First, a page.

Talk:Face transplant

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Once upon a time in Mexico[edit]

I know this is trivial, but I believe in Once Upon a Time in Mexico the villain, played by William Dafoe does not receive a face transplant. Rather, the young man recruited for surgery is meant to be found dead on the operating table so that no one believes Dafoe's character is still alive. Though he is in bandages later, it is never differentiated between a 'face transplant' and typical plastic surgery. --ScottieB 22:59, 30 November 2005 (UTC)


This part is obviusly false but I cannot delete it.

"Scientists have been carrying out face transplants since the days of cavemen. The first successful face transplant was carried out by Dr. Ogg two hundred thousand years ago. His patient's face had been bitten by a Tyranosaurus Rex multiple times and was bleeding profusely before Ogg managed to quell the bleeding and attach skin from the patient's buttox to his cheeks, nose, and eyes. The patient died from lack of oxygen shortly after."

I just did!

Copied from User:Montrealais talk page[edit]

Please provide a source for your addition of "The operation was successful and the child avoided disfigurement other than scarring around the perimeter where the facial skin was sutured back on." to Face transplant. I couldn't find a second source for what the Gardian said and was wondering if it was real at all. Thank you. WAS 4.250 03:34, 1 December 2005 (UTC)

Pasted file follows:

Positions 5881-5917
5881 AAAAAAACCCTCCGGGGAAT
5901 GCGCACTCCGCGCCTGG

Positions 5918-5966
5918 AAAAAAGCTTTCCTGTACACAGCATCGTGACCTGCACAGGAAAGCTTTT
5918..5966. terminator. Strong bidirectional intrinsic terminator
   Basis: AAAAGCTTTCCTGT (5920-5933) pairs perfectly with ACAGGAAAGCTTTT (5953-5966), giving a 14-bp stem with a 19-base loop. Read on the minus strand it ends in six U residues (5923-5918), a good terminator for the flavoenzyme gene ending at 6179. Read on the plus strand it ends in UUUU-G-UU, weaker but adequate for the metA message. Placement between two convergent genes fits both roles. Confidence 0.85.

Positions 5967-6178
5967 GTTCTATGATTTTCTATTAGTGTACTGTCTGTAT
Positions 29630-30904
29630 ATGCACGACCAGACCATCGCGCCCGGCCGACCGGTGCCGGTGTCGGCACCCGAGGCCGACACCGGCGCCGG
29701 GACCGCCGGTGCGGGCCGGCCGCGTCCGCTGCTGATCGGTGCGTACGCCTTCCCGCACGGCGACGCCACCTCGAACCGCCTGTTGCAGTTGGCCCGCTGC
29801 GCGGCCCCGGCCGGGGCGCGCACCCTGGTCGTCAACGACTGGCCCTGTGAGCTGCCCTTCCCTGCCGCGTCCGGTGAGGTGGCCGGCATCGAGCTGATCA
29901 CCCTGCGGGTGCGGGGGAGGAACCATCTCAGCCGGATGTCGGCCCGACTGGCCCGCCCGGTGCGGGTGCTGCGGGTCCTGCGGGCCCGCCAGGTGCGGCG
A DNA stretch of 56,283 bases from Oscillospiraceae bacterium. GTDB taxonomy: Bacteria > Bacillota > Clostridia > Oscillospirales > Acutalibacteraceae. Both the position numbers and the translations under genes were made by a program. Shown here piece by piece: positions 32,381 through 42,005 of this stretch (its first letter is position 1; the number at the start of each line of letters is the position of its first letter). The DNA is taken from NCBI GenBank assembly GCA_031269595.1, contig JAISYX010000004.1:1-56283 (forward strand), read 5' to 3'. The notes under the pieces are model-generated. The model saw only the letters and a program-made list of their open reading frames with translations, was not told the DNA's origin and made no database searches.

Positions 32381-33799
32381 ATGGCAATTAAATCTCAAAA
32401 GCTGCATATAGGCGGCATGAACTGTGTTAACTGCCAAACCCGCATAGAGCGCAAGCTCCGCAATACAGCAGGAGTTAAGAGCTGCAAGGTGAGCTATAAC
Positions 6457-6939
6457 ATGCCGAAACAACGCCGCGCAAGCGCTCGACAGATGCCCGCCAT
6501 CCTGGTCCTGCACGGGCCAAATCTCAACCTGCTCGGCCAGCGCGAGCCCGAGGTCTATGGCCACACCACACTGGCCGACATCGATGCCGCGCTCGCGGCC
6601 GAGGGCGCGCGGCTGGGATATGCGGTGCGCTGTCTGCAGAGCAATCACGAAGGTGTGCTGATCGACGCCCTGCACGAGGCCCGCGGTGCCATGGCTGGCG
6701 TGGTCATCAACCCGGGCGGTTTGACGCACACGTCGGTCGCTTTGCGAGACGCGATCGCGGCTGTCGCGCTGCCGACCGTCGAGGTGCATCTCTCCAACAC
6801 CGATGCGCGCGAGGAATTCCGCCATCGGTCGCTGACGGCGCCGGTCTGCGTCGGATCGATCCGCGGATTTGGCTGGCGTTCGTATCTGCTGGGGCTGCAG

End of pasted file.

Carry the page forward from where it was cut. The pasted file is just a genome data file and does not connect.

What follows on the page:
I heard about it when the story first broke, and I did some googling. I turned up a photo essay I had seen back then (in Discover 's website, I believe), but unfortunately it had been taken down. But I did see the photo back then and it did show this fortunate young woman with her face on properly. - Montréalais 12:30, 1 December 2005 (UTC)
Possibly you could try the The Wayback Machine if you have the specific URL?
Uhh.. I think the wayback machine hasn't been growing since '03, presumably for lack of funds/volunteers, or a change in priorities. (Other parts of keep growing.) I haven't seen it archive any web sites recently.
For a second source see,,2099-1899421,00.html

China first Face transplant:[edit]

On this page there is the link:

But we do not speak about that in the article... Either we should, either we should delete the link Froggy helps ;-) 03:53, 25 October 2006 (UTC)

Removed text[edit]

"Scientists elsewhere have performed scalp and ear transplants. However, the claim is the first for a mouth and nose transplant. Experts say the mouth and nose are the most difficult parts of the face to transplant." [1]

I removed this text, which was inappropriately quoted without giving the context. --Dforest 16:12, 28 November 2006 (UTC)

Popular Culture Dispute[edit]

With regards to this line in Popular Culture:

2005: Facial transplant surgery was featured in a 2005 episode of Nip/Tuck. The patient's body rejected the face, and it had to be removed

I have seen every episode of Nip/Tuck, and am familiar with this episode. What really happened is that the surgery was successful, however the patient's face was burned while he was in prison. It was never rejected. I will wait a few days for input on this, however, in a few days if there is no input I will remove the last part of the sentence that states that the face was rejected/removed. --sumnjim talk with me·changes 18:00, 26 April 2007 (UTC)